It doesn’t necessarily interact with the primary directly. An example is, in the MemSQL cluster we have an indirection layer, because the data is sharded. So we have one node that’s responsible to know where things go. But, for this presentation, you can assume that it’s the user interacting directly.
In MemSQL those would be the nodes we call aggregators, but they are kind of users of this copy. And then the primary node sends over the network, to the other nodes, the transaction log.
There are other kinds of replications. You can do statement replication, where you’re sending the statements the user sends you. Which is still kind of a transaction log, but we use physical replication and physical durability, which means that we actually persist all the effects of a transaction onto disk.
That allows us to actually do some more interesting things. Because with statements, the order of the statements matters a lot, whereas with transaction changes, the order doesn’t necessarily matter as much. So you just persist all the effects, and we just send over the network such that the secondary always has a logically equivalent copy.
So I’ve been working on this for longer than I care to admit – or than anyone else should know, outside of MemSQL – but we just shipped a revamped replication system in MemSQL 7. I’m not going to describe everything we’ve done, there’s like 50,000 lines of code there. There’s not enough time in this day to describe everything that goes into it, but I will go through how you would build a replication system of your own. And I’m also going to go in some detail into one of the optimizations we made to make our new replication system very fast.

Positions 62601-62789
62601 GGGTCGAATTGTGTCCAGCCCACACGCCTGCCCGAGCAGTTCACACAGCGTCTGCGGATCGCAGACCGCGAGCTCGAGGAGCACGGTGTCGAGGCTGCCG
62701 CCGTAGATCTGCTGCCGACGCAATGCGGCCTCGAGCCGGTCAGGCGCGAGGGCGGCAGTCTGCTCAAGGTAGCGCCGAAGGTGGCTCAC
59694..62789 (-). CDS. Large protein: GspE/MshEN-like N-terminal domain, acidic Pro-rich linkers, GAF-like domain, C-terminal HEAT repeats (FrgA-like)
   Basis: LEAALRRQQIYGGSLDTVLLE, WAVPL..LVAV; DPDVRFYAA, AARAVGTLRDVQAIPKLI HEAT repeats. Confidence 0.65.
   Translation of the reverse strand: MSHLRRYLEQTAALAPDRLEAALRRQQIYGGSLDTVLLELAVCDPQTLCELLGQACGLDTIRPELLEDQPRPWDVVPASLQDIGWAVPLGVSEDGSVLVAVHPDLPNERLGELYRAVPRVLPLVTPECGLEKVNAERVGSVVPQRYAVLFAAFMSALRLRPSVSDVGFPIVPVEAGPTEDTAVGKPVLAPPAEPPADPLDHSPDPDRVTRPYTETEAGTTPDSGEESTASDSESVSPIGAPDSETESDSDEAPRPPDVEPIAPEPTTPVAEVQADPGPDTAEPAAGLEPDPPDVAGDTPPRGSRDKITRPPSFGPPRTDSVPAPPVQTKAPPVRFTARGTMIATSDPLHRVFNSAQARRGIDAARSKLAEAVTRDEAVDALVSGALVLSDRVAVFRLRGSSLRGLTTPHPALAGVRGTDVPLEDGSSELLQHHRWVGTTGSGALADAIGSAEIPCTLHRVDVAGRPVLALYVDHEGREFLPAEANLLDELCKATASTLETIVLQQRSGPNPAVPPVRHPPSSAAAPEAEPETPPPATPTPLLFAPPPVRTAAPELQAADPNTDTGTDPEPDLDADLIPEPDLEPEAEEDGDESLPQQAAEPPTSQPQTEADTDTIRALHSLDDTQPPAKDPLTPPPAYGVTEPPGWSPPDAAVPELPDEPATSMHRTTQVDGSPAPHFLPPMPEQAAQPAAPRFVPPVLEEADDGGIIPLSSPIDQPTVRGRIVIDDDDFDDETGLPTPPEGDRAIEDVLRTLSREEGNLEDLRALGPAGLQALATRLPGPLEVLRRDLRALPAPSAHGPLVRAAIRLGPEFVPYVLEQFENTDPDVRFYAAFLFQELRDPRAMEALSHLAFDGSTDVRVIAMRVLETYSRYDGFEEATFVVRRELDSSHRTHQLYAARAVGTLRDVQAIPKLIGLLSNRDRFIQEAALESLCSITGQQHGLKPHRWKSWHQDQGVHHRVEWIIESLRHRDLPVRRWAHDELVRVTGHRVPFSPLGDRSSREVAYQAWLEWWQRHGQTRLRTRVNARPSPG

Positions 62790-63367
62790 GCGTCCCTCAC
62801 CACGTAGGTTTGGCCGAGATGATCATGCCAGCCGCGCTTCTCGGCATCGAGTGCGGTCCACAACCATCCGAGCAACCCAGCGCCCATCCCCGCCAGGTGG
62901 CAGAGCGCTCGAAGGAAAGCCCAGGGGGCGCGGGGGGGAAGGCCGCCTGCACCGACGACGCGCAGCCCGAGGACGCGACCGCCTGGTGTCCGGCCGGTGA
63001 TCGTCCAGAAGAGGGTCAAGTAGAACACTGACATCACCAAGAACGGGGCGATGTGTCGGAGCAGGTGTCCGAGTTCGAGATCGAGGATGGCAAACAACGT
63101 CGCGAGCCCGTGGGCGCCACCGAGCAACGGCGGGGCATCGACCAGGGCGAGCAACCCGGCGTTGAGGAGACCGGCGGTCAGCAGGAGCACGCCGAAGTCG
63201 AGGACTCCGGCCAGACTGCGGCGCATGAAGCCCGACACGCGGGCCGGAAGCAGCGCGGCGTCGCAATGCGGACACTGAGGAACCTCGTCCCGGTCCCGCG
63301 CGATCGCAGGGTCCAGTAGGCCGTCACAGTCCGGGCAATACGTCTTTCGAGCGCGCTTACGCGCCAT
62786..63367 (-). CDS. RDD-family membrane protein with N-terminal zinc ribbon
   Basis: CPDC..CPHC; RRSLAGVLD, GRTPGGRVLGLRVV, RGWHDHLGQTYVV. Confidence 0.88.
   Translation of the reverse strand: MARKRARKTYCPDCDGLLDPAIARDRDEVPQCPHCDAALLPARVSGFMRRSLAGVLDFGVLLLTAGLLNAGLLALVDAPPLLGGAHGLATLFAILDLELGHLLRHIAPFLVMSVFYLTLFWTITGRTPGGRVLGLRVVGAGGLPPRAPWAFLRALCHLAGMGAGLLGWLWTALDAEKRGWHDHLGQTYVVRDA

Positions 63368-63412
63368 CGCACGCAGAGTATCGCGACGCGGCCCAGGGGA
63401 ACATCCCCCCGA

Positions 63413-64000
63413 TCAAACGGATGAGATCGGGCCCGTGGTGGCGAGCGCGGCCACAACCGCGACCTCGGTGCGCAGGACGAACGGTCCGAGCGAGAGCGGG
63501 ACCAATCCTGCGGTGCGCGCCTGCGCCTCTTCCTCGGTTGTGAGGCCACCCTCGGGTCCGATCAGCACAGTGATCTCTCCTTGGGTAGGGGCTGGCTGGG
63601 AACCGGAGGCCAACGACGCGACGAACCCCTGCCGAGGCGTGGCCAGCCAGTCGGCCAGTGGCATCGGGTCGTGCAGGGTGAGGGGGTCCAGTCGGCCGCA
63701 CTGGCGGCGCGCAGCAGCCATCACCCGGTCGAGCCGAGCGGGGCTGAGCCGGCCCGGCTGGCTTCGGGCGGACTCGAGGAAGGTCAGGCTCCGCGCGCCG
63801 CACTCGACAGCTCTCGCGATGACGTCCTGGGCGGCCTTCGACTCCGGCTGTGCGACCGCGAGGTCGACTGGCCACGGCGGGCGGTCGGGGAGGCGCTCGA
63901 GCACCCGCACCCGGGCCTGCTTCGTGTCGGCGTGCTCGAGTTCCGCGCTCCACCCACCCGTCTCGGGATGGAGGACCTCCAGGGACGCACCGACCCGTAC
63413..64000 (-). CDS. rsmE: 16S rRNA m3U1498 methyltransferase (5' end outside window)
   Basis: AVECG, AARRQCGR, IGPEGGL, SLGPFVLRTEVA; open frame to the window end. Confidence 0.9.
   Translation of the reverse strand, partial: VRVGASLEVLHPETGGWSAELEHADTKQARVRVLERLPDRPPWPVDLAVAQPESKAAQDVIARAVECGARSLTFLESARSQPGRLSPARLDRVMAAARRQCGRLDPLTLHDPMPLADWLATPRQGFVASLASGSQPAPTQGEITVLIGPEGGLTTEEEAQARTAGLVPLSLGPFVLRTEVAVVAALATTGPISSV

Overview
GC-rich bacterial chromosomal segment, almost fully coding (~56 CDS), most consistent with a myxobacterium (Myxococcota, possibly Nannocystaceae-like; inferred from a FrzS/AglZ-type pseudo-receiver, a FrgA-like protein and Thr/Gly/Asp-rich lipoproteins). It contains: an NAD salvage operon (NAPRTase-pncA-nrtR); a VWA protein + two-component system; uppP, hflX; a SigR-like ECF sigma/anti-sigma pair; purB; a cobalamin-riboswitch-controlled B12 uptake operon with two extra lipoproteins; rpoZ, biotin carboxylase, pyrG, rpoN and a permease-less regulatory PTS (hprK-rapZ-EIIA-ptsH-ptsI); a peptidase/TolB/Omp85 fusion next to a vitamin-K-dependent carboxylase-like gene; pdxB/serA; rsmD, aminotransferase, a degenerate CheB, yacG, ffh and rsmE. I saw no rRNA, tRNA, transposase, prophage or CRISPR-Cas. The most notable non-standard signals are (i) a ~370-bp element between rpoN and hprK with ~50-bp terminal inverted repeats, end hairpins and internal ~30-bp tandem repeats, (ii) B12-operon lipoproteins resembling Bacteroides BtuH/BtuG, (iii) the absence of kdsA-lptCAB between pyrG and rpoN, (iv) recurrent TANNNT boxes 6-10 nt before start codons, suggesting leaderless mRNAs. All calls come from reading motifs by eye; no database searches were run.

Again, be warned there’s going to be a lot of oversimplification. I’m going to gloss over things like failures. I’m pretty sure about two-thirds of those lines are failure handling, so that things don’t blow up, but let’s go into it.
Conclusion – Part 1
This is the end of Part 1 of this webinar recap. You can see Part 2; view the talk described in this blog post; read a detailed description of fast, synchronous replication in MemSQL 7.0 in another technical blog post; and read this description of a technically oriented webinar on MemSQL 7.0. If you want to experience MemSQL yourself, please try MemSQL for free or contact our sales team.